Restaurant Review – Clay Pigeon, Fort Worth, Texas
Overall: The food is fantastic and boasts of excellent fundamentals. Pick good ingredients, combine flavors that go well together, and plate to highlight the star of the dish. I just wish the interior was a little more inviting.
Entrance and Decor
The location of Clay Pigeon is a little odd, as is the exterior. It sits on a corner, and really doesn’t look like much when you drive by it or go to enter the front door. For the most part, the inside is pretty plain. There are the standard black and brown chair and table sets, stone floors, and brick walls. There’s also a wine cellar adjacent to the main dining. All of this in itself isn’t bad, but the problem is that it doesn’t really suit the place. The cuisine doesn’t match the decor, nor does the level/quality of service. More importantly, they use giant mirrors as decoration, like above the bar. Those mirrors are pretty gaudy with their giant golden frames and don’t go well with the rest of it.
While I think the restaurant is attempting to go for a brutalist look that matches the “back to basics” feel of the cuisine, I think it falls short of the mark. Instead, what the result just feels unfinished, mismatched, and disjointed. So the place becomes a little uninviting when you first step in. Nothing that will ruin your dinner at all, but definitely something that can be improved.
Let’s get on with the food. For the appetizer, I ordered the bone marrow. Now if you haven’t ever tasted bone marrow, you need to. When done right, it’s fantastic, and this place does it right.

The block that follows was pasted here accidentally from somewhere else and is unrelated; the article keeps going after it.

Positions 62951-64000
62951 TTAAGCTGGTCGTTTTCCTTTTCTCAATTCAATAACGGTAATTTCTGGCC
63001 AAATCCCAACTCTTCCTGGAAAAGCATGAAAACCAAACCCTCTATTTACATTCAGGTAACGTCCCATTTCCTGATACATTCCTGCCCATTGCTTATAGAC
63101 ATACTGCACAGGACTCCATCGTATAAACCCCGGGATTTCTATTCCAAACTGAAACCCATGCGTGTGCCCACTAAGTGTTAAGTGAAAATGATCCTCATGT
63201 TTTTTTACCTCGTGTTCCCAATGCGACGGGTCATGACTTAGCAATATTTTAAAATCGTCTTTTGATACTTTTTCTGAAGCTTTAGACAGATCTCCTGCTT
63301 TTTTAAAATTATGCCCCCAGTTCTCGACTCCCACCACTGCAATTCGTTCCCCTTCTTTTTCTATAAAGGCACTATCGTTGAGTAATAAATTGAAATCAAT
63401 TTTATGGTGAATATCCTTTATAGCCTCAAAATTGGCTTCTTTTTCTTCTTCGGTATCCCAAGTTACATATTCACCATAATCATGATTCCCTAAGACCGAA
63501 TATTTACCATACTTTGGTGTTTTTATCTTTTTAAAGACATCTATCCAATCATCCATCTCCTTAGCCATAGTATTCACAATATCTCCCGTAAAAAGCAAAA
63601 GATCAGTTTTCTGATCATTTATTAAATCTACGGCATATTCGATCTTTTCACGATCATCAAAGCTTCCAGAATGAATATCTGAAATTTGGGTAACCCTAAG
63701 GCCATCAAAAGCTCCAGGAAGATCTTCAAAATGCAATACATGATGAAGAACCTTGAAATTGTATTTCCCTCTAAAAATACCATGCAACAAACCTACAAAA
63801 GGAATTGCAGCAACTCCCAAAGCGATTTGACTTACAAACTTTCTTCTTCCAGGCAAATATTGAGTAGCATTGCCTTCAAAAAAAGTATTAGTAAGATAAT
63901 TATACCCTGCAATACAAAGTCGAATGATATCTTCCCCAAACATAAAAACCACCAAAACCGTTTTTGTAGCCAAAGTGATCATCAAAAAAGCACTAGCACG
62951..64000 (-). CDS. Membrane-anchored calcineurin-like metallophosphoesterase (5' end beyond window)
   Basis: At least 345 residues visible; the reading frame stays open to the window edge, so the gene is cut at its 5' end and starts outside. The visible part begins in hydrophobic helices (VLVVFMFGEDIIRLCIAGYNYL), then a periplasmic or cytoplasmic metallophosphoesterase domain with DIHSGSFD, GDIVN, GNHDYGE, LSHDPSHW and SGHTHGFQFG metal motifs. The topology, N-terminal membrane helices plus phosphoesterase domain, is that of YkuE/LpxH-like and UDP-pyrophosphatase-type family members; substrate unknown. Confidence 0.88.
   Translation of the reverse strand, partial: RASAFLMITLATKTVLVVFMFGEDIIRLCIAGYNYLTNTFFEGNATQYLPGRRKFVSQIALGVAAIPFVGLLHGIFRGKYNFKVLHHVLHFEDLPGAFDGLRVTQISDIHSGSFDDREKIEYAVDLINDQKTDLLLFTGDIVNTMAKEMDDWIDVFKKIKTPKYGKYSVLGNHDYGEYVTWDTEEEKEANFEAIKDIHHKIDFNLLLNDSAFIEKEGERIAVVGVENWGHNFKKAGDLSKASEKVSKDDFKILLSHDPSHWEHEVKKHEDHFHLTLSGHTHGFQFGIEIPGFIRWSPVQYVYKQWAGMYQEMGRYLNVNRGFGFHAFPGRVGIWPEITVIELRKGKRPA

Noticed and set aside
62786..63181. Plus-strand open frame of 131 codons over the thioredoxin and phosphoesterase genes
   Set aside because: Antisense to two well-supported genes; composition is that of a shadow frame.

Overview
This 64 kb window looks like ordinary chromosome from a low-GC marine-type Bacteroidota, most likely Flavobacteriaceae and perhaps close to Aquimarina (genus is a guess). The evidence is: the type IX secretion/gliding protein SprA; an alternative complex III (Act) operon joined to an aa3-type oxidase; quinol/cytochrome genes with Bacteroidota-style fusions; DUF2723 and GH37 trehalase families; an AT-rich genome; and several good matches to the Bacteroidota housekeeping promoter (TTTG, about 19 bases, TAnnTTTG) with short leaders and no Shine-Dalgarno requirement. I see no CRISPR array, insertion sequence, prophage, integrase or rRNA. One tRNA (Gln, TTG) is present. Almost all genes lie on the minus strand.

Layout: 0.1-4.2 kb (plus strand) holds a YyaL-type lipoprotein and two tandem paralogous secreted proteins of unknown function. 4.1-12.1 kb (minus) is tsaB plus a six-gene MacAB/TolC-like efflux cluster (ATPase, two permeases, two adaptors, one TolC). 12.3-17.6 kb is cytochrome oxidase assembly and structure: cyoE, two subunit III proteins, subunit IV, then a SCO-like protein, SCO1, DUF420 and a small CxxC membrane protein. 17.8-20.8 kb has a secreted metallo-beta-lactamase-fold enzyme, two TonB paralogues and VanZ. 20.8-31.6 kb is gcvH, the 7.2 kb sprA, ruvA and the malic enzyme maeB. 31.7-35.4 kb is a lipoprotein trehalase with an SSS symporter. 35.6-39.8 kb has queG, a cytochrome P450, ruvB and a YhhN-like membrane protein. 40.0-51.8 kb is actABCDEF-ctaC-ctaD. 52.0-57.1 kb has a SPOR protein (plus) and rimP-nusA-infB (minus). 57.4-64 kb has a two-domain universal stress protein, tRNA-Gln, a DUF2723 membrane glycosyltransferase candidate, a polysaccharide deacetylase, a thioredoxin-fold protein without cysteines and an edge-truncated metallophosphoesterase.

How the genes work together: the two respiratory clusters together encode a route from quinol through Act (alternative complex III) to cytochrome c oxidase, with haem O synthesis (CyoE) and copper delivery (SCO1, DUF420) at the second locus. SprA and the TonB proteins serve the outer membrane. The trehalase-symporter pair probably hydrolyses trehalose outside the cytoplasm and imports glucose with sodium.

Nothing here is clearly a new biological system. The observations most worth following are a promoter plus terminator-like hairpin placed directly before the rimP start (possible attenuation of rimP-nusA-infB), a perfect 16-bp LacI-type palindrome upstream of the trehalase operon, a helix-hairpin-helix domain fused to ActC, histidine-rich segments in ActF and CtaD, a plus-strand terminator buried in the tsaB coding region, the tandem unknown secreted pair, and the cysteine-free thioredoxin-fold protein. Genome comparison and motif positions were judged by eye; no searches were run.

Everything in this dish was perfect. The marrow was roasted perfectly, the seasoning was excellent, and even the little salad on the side added a refreshing accent. You can also see that the plating is done quite thoughtfully to put the bone right in your face. Bone marrow is difficult to do properly. It can often come out bland and lacking color. But, this was spectacular.
I ordered the braised lamb shank. Now, a braised lamb shank, or really anything braised, should fall apart at the touch of your fork. It should melt upon entering your mouth and release all that sealed in umami right onto your tongue. Eating a well braised “meat on the bone” dish should be an almost sexual experience. You should be able to feel the flavors dripping down your throat before you even swallow it.
Ok…maybe that’s a bit much, but you get the point. This lamb shank did all of that to perfection.
I didn’t need the knife to separate the lamb; it was already molting off the bone, being shed like the skin of a snake. You can see the sauce pooling at the bottom, and what you can’t see is that sauce flavor imbued into the meat in equal measure. Every bite was perfect.
The only criticism I have of this dish is the olives. I don’t think they’re necessary, and the flavor doesn’t quite harmonize with everything else. They seem like an afterthought that should be rethought.
I didn’t order desert, in my efforts to remain as keto friendly as possible, so let’s skip to the final thoughts. Here’s the deal: the place isn’t too well known from what I gather, nor is it particularly inviting when you first walk in. I think their clientele probably range to an older crowd. But the food is fantastic. If they made the establishment slightly more vibrant and cohesive, I think this is an easy five stars.